But this isn't a review, per se. I just want to say that it hurts to see a game with so much potential...um, well suck isn't the right word, but just to see it fall short. Imagine if Sakaguchi had been let go half way through FFVI. Yeah, that's about right.
I don't read a lot of video game articles, comments, and so forth, in fact it wasn't until this week that I began really delving into the world of video game journalism, the media, and people who contribute to it. I mean, I LOVE video games, naturally, but I've never really embedded myself in the hysteria so fully as I have this week.
It's ridiculously entertaining to be honest. Video games are such a diverse and growing medium so full of varying points of view and varying ideologies for what games should be. It's like being in Paris in the 1890s, well, that's an insult to Renoir, but well, maybe there is some truth in that.
The ideology I don't understand is how it comes to be that some people can be so incredibly invested in the companies and games that are released. I'm not talking mere excitement here but full on hysteria bordering on unhealthy obsession.
Before I go any further, I want to reiterate that I fucking LOVE video games, so don't go any further in labeling me as someone who just doesn't get it. I do get it, this shit is awesome, but I think a lot of fans need to take a step back from the medium and reevaluate the amount of faith they put in these games and their developers.
A game company is simply a massive corporation that finds out what sells and then offers it. It has no stake in your well being, is largely unconcerned with artistic credibility, creatively pushing any envelopes, or doing anything other than making sure they have enough money to develop another game. Of course, we have exceptions, but even then it's a long shot. So I can't understand how anyone could so vehemently defend a game, series, or company? You're an individual, not a spokesperson for these multi-billion dollar corporations. Trust me, they have their own people for that sort of thing.
Artistic growth is not dependent on making sure mega billion dollar companies survive or blindly praising the latest and greatest sequel because the advertising bonanza and all of your friend's opinions are so hard to resist. It's about always questioning the status quo, about expecting more out of the medium, and of course, enjoying it a hell of a lot every so often.
I propose that in the future when someone says a word that you don't' like about your favorite game, series, what have you, don't flippantly curse them out and storm off, try to take a moment to consider what they are saying, where they are coming from, and perhaps through mutual understanding you can gain a better appreciation for this fantastic art form and perhaps even begin to expect more from it. We need healthy discussion in this industry and among it's consumers, not soldier's defending the honor of a mega corporation that could likely care less about you - as an individual.
First of all, Final Fantasy XIII does not look like a fun time to me. Now, I've been a big, HUGE, fan of Final Fantasy games for about 12 years and for the first time in my life a Final Fantasy game does not entice me. It honestly looks awfully juvenile and quite bland. Of course, I could easily write it off and claim that's because it is the worst RPG ever, is terrible, horribly designed, and so forth, but I want to take a moment to look deeper than simply tossing insults.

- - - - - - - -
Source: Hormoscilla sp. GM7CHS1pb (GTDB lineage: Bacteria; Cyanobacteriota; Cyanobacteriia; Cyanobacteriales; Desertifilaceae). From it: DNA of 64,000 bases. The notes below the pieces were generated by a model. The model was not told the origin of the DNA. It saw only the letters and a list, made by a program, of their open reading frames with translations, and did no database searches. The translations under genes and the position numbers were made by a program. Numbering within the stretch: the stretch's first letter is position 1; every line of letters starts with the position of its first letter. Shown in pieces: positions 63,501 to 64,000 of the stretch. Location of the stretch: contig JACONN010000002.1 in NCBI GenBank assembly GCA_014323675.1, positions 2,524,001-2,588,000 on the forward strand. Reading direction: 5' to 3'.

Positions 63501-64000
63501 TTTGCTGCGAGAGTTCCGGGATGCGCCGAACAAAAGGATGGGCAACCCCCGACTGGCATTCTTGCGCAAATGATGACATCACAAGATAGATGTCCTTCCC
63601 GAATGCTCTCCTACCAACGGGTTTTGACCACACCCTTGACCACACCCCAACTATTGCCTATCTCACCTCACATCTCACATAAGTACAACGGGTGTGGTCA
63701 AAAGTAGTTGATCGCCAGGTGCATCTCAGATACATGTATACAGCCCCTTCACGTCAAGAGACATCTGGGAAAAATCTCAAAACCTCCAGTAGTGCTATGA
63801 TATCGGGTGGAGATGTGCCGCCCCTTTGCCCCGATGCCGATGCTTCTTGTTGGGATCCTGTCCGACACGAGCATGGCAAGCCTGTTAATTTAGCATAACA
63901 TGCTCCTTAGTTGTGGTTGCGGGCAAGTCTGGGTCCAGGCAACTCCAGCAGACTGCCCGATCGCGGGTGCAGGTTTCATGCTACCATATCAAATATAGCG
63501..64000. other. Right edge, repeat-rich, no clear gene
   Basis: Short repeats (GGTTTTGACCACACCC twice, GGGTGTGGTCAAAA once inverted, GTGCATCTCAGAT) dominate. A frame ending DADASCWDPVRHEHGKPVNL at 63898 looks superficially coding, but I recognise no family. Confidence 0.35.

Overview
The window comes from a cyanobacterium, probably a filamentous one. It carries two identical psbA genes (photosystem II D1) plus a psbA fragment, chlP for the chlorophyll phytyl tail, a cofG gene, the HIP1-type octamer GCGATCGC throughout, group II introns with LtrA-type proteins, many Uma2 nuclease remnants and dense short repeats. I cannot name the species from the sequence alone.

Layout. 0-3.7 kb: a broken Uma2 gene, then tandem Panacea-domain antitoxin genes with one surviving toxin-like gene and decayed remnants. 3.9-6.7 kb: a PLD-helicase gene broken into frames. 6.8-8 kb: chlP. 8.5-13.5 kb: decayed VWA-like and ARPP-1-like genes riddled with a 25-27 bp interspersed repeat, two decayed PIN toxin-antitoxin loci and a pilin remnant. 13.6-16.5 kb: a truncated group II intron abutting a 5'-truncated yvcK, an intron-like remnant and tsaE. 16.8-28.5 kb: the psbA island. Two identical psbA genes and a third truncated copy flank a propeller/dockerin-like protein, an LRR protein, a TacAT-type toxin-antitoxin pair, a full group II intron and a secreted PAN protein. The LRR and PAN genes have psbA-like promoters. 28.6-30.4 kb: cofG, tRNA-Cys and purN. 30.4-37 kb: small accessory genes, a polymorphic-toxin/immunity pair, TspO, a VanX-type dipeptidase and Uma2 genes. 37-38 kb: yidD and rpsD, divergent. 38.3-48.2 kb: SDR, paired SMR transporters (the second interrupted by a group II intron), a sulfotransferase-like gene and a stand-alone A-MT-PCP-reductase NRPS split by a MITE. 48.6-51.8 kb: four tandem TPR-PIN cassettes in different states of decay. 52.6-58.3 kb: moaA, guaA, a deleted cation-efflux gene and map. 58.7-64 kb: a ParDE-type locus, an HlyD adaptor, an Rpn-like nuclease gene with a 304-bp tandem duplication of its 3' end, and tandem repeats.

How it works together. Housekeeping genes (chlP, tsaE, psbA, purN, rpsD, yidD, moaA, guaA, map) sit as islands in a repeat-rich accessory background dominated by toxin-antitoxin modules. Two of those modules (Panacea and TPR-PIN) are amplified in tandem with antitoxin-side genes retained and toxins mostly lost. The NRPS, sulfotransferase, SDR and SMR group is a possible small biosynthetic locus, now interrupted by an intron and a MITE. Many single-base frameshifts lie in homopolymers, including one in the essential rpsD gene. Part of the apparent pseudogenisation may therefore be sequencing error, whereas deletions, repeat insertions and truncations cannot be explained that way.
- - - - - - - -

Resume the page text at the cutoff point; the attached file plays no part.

Aside from looking abhorrent to me, FFXIII is in many ways absolutely genius.
SE has made a bold and gusty move with this game because they know more than we do. Or at least for the purpose of this article I'm willing to give them the benefit of the doubt. The current RPG scene is essentially, JRPG, WRPG, and MMOs, this is more the case now than it ever was. Never before have western RPGs had such a large chunk of the market. These games essentially represent everything that SE is not and they know this or at least I hope they do. These western games are open ended with an emphasis on role playing and classic European inspired medieval settings - Fall Out not withstanding.
Square Enix essentially had to make a choice, chase the WRPG market and strive for something of the same feel or appease the people who really have no interest in WRPGs in the first place. The people who are likely to say, "I only play RPGs for the story." These people don't want to wander around some cave for hours, strike out on their own to save some village that has nothing to do with the main plot, or do anything of that sort. They want an in-depth story hard and fast and sooner rather than later. If there isn't a good bit of story or rambling exposition somewhere in the near future, they're likely to get bored.
So, the choice was obvious for SE. Take the classic FF formula, strip it down to it's bones, make it a strictly story driven RPG, for the people who have been buying their games since FFX came out. I can assure you it is likely these people who love it the most.
This is another point I want to make. SE is absolutely NOT making RPGs for those who played FFVI any longer. It is quite clear by now that they are focusing on a new audience or those who started with FFX and have no inkling of the "good old days". Some companies attempt to grow with their market but I think SE has taken a different road. I think their market is strictly 12-18, give or take a few years, and it is with these ages that their aesthetic and story telling most resonates.
So I suppose the genius is really in understanding their market.
So, to read some particularly scathing reviews, it's hard not to say, "Well this game wasn't made for you anyway," because really, it wasn't, and yes, that sounds horribly elitist, but I don't really mean it that way. I mean that SE gave their core fans what they want in this release, and that core does not consist of people who loved FFVI or people who enjoy WRPGs, or towns, or well designed dungeons, decisions being made by the player, immersion, or battle systems that involve actual strategic think - oh, there I go.